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Straight Baguettes for Bread Baking Day #52

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The theme for Bread Baking Day (BBD) #52 is French Breads. I’m glad Cindy of CindyStarblog chose this theme because I’ve had these baguettes on my list to bake for several weeks. I wanted to continue my baguette-making journey and this provided another opportunity… not that I need any motivation to bake bread. I’ve been out-of-town on business so my issue was finding the time to actually make them. I finally got the opportunity to bake bread this weekend. It felt so good.

The process for making these straight baguettes is really easy. They can be made the same day. It usually takes about 5 hours from start to finish. They don’t even require an overnight poolish or Pâte Fermentée. If you want to serve baguettes for dinner, and have a few hours, this could be a good option.

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I started the process of making these baguettes Sunday afternoon, but ran out of steam before I could finish so I retarded the dough in the refrigerator overnight. The next day, I let the dough warm up to room temperature for a couple of hours and then shaped, proofed and baked the baguettes. I suppose officially this version wouldn’t be considered a straight baguette, but this process worked better with my schedule and energy level. It wasn’t the bread’s fault. The past week and a half were grueling, and I was just happy to be baking again.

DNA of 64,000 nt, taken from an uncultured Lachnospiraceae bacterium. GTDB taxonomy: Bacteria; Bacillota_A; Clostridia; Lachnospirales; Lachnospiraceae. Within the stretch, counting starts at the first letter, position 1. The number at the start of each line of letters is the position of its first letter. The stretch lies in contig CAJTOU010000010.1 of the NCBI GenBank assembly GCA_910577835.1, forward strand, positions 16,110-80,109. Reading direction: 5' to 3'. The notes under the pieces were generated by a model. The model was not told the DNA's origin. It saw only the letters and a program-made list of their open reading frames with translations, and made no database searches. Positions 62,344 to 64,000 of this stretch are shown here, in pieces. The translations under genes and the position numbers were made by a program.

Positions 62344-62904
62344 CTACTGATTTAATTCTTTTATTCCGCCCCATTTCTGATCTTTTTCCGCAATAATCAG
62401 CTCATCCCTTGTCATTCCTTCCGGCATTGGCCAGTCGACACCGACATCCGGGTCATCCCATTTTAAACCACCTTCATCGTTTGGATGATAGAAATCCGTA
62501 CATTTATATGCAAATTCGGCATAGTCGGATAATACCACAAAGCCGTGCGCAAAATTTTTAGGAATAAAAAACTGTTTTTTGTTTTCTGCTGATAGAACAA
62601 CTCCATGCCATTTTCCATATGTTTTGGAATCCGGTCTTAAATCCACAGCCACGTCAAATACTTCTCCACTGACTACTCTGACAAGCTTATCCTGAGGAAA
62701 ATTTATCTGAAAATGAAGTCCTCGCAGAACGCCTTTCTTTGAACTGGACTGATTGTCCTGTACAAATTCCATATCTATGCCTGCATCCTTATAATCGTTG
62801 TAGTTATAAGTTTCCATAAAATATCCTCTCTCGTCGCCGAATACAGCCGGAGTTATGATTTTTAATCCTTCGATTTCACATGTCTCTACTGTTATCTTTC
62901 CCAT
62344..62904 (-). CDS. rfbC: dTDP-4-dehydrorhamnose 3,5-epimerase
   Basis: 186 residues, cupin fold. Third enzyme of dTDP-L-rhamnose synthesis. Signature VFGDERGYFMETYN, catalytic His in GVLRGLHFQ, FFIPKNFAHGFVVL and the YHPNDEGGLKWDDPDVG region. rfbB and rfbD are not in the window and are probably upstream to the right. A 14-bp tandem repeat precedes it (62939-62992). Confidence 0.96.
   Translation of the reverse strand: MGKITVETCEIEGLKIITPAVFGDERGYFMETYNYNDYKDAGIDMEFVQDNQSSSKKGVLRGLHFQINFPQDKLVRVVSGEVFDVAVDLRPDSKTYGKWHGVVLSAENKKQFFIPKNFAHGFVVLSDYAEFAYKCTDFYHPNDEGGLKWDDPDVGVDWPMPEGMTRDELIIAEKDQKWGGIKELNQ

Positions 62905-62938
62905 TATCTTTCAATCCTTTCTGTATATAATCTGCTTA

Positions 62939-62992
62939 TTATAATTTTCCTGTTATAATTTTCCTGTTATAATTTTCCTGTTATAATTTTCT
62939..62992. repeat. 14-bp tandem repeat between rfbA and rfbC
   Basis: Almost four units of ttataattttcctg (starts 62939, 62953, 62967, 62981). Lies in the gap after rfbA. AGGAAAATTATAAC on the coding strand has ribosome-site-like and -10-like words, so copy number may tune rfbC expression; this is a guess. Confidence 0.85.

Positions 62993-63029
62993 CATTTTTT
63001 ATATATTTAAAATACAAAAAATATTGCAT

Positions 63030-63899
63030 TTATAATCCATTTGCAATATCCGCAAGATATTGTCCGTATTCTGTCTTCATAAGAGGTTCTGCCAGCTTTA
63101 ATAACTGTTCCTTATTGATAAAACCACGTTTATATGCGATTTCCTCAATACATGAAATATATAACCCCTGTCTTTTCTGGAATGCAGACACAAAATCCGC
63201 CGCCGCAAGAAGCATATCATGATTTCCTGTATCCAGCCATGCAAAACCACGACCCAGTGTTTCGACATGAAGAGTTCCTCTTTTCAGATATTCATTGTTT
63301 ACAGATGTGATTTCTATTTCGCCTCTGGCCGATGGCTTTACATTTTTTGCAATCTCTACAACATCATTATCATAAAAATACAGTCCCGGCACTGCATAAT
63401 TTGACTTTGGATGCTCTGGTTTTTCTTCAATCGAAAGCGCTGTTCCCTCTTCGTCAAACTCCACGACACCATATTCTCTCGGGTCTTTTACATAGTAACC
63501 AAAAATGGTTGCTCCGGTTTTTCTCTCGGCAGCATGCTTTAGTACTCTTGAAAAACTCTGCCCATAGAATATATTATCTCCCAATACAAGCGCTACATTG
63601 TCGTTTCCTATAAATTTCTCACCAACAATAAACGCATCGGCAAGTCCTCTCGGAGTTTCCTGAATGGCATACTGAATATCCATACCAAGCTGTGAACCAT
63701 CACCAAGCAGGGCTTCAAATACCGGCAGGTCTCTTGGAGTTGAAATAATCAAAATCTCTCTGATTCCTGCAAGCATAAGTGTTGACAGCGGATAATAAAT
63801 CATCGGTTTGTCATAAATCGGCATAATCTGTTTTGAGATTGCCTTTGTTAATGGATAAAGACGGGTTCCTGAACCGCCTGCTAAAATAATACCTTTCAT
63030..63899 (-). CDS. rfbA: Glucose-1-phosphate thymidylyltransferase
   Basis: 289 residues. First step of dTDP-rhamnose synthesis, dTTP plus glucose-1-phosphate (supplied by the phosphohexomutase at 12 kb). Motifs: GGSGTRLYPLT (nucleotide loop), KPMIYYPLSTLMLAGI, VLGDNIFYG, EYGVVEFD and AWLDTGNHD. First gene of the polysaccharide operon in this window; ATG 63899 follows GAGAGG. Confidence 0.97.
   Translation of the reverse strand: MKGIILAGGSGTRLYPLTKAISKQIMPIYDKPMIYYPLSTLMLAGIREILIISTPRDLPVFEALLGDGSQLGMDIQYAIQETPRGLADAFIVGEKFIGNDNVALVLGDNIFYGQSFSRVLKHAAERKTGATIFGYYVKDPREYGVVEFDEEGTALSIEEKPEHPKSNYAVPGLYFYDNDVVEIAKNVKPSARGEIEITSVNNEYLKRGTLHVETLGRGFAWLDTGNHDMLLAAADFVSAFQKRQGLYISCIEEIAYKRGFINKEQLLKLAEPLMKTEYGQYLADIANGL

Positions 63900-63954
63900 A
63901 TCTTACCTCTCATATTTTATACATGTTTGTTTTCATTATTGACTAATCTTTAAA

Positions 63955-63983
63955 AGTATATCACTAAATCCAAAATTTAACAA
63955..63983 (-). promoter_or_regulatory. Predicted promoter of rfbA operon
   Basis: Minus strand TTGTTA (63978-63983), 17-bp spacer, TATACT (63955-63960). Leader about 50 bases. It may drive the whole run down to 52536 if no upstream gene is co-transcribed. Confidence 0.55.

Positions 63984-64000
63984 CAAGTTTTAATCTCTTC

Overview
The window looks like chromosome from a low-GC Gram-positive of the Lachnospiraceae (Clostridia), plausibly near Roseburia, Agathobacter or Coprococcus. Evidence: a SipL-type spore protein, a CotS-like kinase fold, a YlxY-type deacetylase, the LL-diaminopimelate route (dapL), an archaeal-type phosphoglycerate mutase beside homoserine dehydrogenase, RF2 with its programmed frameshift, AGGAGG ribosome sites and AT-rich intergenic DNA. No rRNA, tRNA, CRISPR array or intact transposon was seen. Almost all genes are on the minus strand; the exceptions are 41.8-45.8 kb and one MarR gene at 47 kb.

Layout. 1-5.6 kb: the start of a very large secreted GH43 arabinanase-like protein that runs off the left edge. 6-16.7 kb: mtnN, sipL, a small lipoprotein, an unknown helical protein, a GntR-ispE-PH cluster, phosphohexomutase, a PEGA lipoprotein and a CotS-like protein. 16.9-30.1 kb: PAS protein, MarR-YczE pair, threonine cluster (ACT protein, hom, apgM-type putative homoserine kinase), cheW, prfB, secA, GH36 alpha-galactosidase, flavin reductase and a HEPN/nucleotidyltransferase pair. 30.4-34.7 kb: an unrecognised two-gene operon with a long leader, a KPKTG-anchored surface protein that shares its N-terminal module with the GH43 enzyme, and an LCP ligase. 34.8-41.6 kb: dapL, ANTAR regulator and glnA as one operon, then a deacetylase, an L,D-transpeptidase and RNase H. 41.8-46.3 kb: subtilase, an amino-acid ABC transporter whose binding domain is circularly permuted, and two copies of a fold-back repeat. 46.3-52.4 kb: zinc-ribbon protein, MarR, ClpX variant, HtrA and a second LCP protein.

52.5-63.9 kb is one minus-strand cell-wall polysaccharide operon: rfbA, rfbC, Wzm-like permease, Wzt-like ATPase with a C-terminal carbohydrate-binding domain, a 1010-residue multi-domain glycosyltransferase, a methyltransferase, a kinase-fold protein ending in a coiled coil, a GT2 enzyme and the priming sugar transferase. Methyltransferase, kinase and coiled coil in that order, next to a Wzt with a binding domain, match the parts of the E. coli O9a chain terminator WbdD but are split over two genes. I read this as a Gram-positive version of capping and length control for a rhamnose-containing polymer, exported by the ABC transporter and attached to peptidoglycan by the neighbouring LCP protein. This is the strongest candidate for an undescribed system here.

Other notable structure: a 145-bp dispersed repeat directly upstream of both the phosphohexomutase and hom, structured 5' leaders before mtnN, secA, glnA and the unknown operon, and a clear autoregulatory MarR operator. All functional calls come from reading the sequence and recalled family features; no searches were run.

Straight Baguettes

Adapted from: The Fundamental Techniques of Classic Bread Baking by The French Culinary Institute

Makes: 2 Baguettes

Ingredients:

  • 383 g (~3 cups) bread flour, plus extra for dusting
  • 284 g (~1 1/4 cups) water
  • 2 g (3/4 tsp) instant yeast
  • 7 g (1 tsp) salt

 

Directions:

1. Mix the bread flour and water until thoroughly blended.  You can use an electric stand mixer fitted with a dough hook and mix on low speed, but this dough really doesn’t need a mixer.  I used a Danish dough whisk. 

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2. Let the dough autolyse (rest) for 15 minutes. Then add the salt and yeast and mix until thoroughly blended. The resting period helps the gluten structure start to develop. 

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3. Scrap dough into the bowl. Don’t add any additional flour, just scrap the wet dough (using a dough scraper or a wooden spoon) into a large greased bowl. Cover the bowl with plastic wrap and let the dough rest for 20 minutes.